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Previous Flood Victims Offer Advice & Reassurance

Previous Flood Victims Offer Advice And Reassurance

Dairy InSight is helping provide flood-affected farmers in the Lower North Island region with relevant and useful information on how they go about their recovery.

In the past two weeks, Dairy InSight has contacted dairy farming victims of some of New Zealand’s worst flooding disasters to document their stories on how they recovered from the flood.

Chief Executive Peter Bodeker says it is reassuring for the farmers recovering from flooding in the Lower North Island to know others have also experienced similar disasters, dealt with the situation and recovered.

Farmers spoken to include Taieri Plains dairy farmers Philip and Heather Wilson. The Wilsons, farming south of Dunedin, were hit by a flood lasting eight weeks on their property in 1980.

Twenty cows on Tim and Elizabeth Powdrell’s East Coast dairy farm were swept away when a cyclone dumped 800mm of rain on their property in 1997 and Kevin and Felicity Clark’s dairy farm at Waimana in the Eastern Bay of Plenty was flooded in 1998, leaving up to 1m of silt over 50% of the farm.

“These farmers highlighted some important messages in dealing with the aftermath of the floods they experienced,” Mr Bodeker says.

“Dairy InSight felt it would be useful for farmers in the Lower North Island to benefit from their experiences and the lessons they learnt to help in dealing with their own flood.” He says some of the strongest messages the farmers had were to look after the family unit, take a weekend’s break from the farm, concentrate on the season ahead and keep in close contact with the bank manager.

Philip Wilson says if he gave people any advice it would be to look after the family unit first.

“It is easy when the chips are down to think the only way to fix it is to work, work work. However, if they can get time out for themselves and their family, it is important.”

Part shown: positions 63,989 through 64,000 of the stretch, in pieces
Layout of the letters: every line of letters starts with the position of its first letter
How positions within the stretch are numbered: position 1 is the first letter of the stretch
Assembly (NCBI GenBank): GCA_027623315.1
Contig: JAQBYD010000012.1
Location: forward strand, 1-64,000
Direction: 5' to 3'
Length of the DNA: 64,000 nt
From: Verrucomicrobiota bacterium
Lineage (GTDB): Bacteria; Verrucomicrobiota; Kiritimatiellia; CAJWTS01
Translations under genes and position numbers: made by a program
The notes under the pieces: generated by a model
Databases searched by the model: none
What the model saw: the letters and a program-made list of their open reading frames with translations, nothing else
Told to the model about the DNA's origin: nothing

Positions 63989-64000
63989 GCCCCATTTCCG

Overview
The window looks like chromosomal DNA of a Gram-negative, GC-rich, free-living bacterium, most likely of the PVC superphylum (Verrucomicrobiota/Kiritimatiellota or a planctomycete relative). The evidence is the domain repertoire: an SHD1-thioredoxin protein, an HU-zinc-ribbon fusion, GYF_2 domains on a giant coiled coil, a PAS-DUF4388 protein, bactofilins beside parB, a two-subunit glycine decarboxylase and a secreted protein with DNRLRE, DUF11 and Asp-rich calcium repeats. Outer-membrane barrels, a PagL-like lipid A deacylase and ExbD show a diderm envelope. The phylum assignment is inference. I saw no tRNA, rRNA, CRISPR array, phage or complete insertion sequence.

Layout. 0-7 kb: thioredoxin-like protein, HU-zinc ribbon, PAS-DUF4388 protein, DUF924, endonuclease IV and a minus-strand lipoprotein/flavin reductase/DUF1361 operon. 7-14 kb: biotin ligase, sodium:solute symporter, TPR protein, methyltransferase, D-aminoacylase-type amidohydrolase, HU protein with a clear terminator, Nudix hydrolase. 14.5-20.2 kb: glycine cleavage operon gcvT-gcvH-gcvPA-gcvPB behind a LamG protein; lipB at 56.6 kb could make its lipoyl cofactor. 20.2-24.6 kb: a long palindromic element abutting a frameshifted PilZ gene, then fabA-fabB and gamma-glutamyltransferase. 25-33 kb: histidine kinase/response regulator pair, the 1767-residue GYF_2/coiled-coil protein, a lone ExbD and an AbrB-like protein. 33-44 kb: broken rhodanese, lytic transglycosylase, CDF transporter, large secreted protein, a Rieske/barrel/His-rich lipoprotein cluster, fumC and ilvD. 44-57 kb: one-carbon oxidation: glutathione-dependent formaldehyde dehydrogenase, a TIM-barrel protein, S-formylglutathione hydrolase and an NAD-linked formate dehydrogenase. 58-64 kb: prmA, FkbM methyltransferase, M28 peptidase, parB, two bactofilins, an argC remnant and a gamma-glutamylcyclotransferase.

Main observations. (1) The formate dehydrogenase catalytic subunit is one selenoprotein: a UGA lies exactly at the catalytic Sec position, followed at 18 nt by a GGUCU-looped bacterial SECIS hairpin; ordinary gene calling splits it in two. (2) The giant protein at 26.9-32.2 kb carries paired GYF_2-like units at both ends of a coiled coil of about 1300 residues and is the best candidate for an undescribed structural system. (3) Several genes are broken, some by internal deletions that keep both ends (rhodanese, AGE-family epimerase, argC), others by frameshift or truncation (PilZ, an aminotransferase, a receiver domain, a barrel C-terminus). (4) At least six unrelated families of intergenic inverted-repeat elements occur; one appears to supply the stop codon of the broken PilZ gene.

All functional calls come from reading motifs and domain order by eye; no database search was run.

He says people should not panic and they should keep their options open, as it is likely those affected by the flood will need to winter their stock away and possibly address their stocking rate in the coming season.

Elizabeth Powdrell says gaining the support of the bank was a priority as once they had the bank’s support they could plan their recovery.

Mrs Powdrell says it is also important to feel a sense of accomplishment each day. “You need to go out there and feel each day that you have made a difference to what has happened.” Kevin Clark recommends farmers end this season, dry off their cows and concentrate on getting the farm 100% for the start of next season.

“The cows are going to struggle with the situation in front of them if they are still lactating. Any silt in their diets will upset their rumen, so they are probably going to shed some weight being dry let alone being milked.”

Mr Bodeker says the Wilsons, Clarks and Powdrells have also offered to talk with farmers affected to help them in dealing with the flood.

“What is so useful about the information they have provided is that they have been there and done that – they know what worked and what didn’t. That is invaluable information for the situation hundreds of Lower North Island dairy farmers currently find themselves in.”

The accounts of the Wilsons, Powdrells and Clarks can be found on

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